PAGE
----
Iceland seems to be getting quite the reputation for itself in recent years. Its national football team have proven that through passion and dedication you can attain results, despite having a population of under 350,000. It seems to be no different when it comes to art, as the Icelandic fable-esque Woman At War took home the LUX Film Prize this year. The film follows a woman in her fifties, Halla, who declares war on the local aluminium industry in order to prevent it from destroying the country she loves.
For those that don’t know about the LUX Prize, it was started in 2007 by the European Parliament, with the purpose being to illuminate public debate on European integration, and to give European films more of a voice. The three finalists’ films will be subtitled in all 24 European languages and distributed throughout the union, and like this the European Parliament uses cinema as a means of breaking down borders. In the past, the prize has seen critically acclaimed films such as Toni Erdmann and Ida in its selection. The three films competing this year all raised important issues that we as Europeans face, but it was Erlingsson’s that came out on top, with Serbia’s The Other Side of Everything being the runner up.
Upon collecting the award, director Erlingsson had this to say:
“I feel honoured to be in the temple of power. I feel like a politician and I believe that all politicians are storytellers. I have to take up the challenge of the character in my film, so I want to say that you are very brave people. You have taken the decision to fight climate change. You will have to promise less travel, less meat, less luxuries. But to counter this, you can promise more love, more art, more theatre, more sex, more films. That is the narrative that you are facing. If you succeed, we may be able to argue about the rest. I just want to say, as we say in Iceland; Namaste, thank you”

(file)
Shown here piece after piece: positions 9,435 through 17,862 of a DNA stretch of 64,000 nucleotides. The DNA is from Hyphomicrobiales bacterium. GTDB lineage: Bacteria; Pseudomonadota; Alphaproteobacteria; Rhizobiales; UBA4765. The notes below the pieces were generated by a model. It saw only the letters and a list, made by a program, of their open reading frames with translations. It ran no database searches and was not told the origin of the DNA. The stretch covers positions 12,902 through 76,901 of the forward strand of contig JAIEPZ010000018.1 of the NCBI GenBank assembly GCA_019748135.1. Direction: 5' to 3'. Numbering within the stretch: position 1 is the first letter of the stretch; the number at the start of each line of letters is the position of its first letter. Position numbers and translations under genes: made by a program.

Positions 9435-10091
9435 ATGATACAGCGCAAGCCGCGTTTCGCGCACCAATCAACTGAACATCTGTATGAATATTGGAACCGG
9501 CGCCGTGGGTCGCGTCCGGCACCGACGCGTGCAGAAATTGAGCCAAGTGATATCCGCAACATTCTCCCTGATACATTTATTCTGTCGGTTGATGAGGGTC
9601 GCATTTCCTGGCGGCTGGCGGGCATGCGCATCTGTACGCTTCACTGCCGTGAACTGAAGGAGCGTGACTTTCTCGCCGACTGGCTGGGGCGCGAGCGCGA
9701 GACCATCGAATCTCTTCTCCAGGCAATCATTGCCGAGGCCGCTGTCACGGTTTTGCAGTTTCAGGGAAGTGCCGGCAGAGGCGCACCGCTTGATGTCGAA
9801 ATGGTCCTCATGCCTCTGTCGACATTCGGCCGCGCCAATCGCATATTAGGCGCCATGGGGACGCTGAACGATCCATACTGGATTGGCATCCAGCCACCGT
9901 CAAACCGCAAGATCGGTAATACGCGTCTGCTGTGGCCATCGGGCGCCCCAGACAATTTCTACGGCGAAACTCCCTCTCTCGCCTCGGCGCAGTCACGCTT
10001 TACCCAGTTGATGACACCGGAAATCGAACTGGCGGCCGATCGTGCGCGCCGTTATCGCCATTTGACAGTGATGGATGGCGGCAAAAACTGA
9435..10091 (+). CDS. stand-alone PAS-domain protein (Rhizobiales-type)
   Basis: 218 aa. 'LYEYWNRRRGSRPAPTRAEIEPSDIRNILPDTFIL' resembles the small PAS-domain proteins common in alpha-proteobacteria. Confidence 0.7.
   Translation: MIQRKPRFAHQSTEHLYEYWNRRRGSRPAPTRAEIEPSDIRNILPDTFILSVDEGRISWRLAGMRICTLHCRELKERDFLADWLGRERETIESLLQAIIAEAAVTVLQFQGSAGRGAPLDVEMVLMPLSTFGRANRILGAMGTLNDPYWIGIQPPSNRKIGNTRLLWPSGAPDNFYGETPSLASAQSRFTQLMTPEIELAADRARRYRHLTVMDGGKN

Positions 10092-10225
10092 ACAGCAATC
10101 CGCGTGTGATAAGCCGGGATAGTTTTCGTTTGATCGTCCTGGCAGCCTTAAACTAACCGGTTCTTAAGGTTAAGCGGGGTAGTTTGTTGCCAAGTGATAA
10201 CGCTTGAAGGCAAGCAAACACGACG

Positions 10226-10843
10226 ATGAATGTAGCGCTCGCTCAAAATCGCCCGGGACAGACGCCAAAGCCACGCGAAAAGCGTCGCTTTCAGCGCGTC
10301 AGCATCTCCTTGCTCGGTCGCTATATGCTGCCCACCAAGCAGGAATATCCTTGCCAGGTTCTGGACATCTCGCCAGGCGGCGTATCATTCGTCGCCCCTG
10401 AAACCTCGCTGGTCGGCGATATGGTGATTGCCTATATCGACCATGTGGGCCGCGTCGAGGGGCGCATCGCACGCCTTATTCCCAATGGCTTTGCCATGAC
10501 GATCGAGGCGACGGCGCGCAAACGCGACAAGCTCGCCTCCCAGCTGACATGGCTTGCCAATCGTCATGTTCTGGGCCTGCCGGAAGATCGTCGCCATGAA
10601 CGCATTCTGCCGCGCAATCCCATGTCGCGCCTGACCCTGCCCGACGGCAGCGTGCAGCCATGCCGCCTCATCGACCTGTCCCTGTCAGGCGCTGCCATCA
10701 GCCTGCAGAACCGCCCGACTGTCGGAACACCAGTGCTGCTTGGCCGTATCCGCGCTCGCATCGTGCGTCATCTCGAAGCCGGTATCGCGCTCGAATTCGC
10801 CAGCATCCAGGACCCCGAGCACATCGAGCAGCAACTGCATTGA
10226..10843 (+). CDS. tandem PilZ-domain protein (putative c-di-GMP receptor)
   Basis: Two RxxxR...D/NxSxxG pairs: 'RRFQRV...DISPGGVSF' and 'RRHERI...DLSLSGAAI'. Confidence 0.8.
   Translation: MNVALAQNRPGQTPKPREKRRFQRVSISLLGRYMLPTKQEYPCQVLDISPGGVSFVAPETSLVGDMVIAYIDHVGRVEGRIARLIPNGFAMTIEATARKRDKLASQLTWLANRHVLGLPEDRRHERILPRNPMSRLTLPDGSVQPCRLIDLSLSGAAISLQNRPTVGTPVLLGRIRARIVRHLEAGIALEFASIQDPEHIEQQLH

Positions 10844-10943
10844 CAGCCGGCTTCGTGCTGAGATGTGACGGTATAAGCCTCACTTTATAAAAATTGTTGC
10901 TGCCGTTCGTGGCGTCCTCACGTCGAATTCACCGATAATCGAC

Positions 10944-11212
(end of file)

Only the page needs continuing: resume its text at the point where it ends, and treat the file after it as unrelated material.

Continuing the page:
Erlingsson’s picture is now in pole position to be distributed throughout Europe and possibly all over the world, and will even screen at Spazzju Kreattiv in Valletta on the 8th and 9th of December. The two other films in the competition, Styx and The Other Side of Everything, will also be screening on the 8th of December. Despite Erlingsson taking the top prize, all three films selected as finalists are fantastic in their own right, and each one sheds light on some issues which some might even see as taboo.
The competition over, I’m left to digest the entire experience and the one resounding thought I have in my head is the fact that it is incredible that a prize such as this exists for European filmmakers. The fact that the European Parliament gives these films a platform to get out there and get their message across shows that there is a real importance given to art, and especially cinema. I’ll end this by saying that all three of these films deserve wide recognition, and given the fact that the LUX Prize gains more and more significance, I have no doubt that they will find their audience in all European countries.
My final comment goes out to Maltese audiences, and it is simply this. Go see these films. Support European cinema by choosing Woman At War over Aquaman this December. You won’t regret it.
Latest posts by Joe Paolella (see all)
- Joe’s Film Corner – The Importance of the LUX Film Prize - November 26, 2018
- Joe’s Film Corner: Woman At War – The LUX Film Prize Winner 2018 - November 19, 2018
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